Paradoxically, some jurisdictions will allow a non-attorney to sit as a judge, usually in lower courts or in hearings by governmental agencies, even though a non-attorney may not practice before these same courts.

[edit] American attorneys' attire

Unlike their counterparts in other common law jurisdictions, American attorneys are not required to wear wigs, robes or any other items of court dress when they appear in court. They are expected to wear contemporary business Suits.

The one exception is the United States Solicitor General, who traditionally argues before the U.S. Supreme Court in 19th-century attire, including a "morning coat" with tails.

[edit] Alternatives to the practice of law

As a result of overcrowding in the legal profession, the desire to achieve better work/life balance, and disenchantment with the legal profession many attorneys are leaving the Bar and sometimes not even bothering to be admitted after law school as attorneys. Furthermore, an excess supply of law graduates, means that many are not entering the bar. Many pursue alternatives, using their training and qualifications.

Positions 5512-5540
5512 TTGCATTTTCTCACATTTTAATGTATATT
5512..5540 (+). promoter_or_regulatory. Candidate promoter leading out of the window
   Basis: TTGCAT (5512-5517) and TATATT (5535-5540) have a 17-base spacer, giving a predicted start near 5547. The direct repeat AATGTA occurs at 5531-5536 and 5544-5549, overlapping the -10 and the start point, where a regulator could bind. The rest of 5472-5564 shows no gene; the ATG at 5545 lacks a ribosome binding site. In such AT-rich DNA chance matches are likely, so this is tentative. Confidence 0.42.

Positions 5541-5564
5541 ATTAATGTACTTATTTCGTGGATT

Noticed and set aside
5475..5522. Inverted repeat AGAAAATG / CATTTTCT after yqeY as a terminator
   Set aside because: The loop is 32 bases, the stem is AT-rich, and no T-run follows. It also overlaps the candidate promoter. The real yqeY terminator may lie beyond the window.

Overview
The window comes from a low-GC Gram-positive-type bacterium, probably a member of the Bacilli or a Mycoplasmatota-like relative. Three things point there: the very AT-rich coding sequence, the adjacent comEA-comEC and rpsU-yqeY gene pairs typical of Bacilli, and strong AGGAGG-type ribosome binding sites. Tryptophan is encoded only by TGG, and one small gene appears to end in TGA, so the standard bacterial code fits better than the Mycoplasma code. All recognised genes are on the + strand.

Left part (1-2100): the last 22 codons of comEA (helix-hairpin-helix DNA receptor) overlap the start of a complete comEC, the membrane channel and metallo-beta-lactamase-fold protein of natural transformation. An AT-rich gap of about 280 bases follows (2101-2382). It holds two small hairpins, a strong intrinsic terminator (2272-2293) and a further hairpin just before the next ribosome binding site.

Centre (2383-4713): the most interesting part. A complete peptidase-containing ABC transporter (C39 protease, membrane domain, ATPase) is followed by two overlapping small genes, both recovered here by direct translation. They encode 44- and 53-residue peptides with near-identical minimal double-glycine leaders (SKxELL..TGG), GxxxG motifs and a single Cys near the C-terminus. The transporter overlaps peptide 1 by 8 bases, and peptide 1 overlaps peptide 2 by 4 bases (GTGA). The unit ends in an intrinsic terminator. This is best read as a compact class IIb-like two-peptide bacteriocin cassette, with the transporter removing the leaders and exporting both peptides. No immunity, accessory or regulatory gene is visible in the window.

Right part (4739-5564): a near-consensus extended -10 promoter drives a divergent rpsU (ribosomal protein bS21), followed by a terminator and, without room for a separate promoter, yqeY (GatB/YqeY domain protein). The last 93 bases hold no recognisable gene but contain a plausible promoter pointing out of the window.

Alternatives include:

  • Work with the government as a policy analyst or a legislative drafter (the latter is sometimes classified as a 'policy analyst' and sometimes as a 'lawyer');
  • Work for a publisher of a legal information publication;
  • Work in banking, finance, real estate, insurance;
  • Work in law enforcement.

In these fields, law degrees are useful (and sometimes mandatory, such as in the case of policy analysts and legislative drafters) qualifications for a job.